Crest Financial files lawsuit against Clearwire, Sprint
(Reuters) - Clearwire Corp CLWR.O investor Crest Financial filed a lawsuit against the company and majority stakeholder Sprint Nextel Corp (S.N) in a bid to prevent a potential deal between the wireless providers.
Sprint is in talks with Intel Corp (INTC.O) and Comcast Corp (CMCSA.O) to buy out their stakes in Clearwire, Reuters reported on Tuesday quoting sources. Sprint currently holds 50.45 percent of Clearwire shares.
Crest Financial, which owns a 6.62 percent stake in Clearwire, said in its suit that Clearwire abetted its fiduciary duties by allowing Sprint to "extract the value of Clearwire's high-speed, broadband spectrum to the detriment of Clearwire's minority shareholders." (link.reuters.com/baj64t)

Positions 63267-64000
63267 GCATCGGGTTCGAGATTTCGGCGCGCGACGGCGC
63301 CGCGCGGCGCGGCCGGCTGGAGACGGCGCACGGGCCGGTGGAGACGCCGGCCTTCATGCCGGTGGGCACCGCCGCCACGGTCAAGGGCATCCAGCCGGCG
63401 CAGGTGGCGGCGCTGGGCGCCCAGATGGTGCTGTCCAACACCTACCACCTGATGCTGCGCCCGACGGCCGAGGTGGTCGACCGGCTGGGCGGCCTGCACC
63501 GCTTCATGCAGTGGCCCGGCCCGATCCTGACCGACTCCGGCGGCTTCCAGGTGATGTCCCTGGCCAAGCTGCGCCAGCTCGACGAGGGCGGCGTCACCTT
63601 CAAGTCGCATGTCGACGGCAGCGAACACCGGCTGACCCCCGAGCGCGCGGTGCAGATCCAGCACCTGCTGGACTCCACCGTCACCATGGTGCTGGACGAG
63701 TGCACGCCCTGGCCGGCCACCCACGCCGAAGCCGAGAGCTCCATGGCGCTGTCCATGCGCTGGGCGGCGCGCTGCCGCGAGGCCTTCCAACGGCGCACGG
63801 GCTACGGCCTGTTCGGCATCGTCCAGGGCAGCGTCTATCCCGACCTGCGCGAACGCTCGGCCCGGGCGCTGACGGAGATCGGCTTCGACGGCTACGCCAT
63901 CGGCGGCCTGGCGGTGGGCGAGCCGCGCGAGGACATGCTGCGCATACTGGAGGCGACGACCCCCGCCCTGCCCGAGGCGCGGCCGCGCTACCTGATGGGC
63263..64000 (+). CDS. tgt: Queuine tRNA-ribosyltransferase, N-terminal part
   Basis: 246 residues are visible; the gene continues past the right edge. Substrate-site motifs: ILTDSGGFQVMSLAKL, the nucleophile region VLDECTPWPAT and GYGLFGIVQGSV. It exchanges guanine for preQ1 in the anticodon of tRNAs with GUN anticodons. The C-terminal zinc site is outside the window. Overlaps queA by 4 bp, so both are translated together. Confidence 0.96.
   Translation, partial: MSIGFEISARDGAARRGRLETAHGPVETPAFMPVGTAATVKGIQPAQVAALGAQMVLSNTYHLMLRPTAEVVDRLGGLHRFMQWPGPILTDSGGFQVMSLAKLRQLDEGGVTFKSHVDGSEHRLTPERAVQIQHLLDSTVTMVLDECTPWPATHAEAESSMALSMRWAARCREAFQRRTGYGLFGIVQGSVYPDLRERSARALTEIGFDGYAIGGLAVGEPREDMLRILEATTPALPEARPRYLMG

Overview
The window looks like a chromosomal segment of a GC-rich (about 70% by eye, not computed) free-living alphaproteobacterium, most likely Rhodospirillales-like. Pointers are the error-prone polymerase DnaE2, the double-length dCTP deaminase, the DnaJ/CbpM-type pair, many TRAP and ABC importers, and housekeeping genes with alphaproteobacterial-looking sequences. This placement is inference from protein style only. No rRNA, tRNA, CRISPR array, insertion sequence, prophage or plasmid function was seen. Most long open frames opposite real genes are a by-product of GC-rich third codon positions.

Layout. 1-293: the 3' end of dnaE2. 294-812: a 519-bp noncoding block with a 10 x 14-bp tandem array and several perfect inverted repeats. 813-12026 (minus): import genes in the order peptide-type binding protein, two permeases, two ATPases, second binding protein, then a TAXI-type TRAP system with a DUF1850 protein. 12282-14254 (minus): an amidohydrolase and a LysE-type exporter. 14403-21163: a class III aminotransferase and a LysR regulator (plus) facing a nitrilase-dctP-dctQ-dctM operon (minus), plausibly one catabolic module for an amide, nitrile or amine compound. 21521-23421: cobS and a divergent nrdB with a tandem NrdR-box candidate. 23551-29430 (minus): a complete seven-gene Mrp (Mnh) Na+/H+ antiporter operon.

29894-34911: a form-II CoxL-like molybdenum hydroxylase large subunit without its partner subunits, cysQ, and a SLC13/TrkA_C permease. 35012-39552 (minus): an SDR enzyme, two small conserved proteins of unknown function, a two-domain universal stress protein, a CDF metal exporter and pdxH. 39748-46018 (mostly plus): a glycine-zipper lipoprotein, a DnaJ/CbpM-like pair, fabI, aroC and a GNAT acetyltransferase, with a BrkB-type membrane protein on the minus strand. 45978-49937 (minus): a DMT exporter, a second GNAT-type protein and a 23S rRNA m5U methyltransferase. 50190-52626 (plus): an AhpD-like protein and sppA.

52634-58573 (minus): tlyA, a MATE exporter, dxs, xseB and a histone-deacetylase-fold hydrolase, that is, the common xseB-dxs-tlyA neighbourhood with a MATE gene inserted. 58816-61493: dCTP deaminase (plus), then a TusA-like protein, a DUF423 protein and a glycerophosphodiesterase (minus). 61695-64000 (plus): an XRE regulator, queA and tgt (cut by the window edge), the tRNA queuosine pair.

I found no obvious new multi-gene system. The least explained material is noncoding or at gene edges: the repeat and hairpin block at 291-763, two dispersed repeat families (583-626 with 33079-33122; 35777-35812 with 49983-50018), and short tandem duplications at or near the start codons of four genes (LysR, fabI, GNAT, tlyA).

The lawsuit, filed in the Delaware Court of Chancery, requested expedited consideration of the complaint by May 2013.
Both Sprint and Clearwire declined to comment.
Crest Financial said it was seeking injunctive relief against "Sprint's pending merger with Softbank Corp (9984.T) and against Sprint's interference with Clearwire's previously announced plans to raise funds and build out its network".
Crest Financial also intends to petition the Federal Communications Commission (FCC) to deny the Sprint-Softbank merger under its current structure, it said in a statement.
Sprint last month asked the FCC for approval of its agreement to sell 70 percent of the company to Japan's Softbank.
Some minority Clearwire shareholders have publicly expressed concerns over a potential deal with Sprint, suggesting that Clearwire should look at other options.
(Reporting by Sruthi Ramakrishnan and Vishal Krishnan Menon in Bangalore; Editing by Maju Samuel and M.D. Golan)
- Tweet this
- Share this
- Digg this
- UPDATE 8-Israel pounds Gaza despite international peace efforts
- UPDATE 3-Comcast profit boosted by internet subscriber growth, NBC
- Italy gives Google 18 months to change data use practices
- China's Xiaomi hopes Mi 4 smartphone can take on Apple
- Harley-Davidson, a U.S. icon, highlights offshoring's perils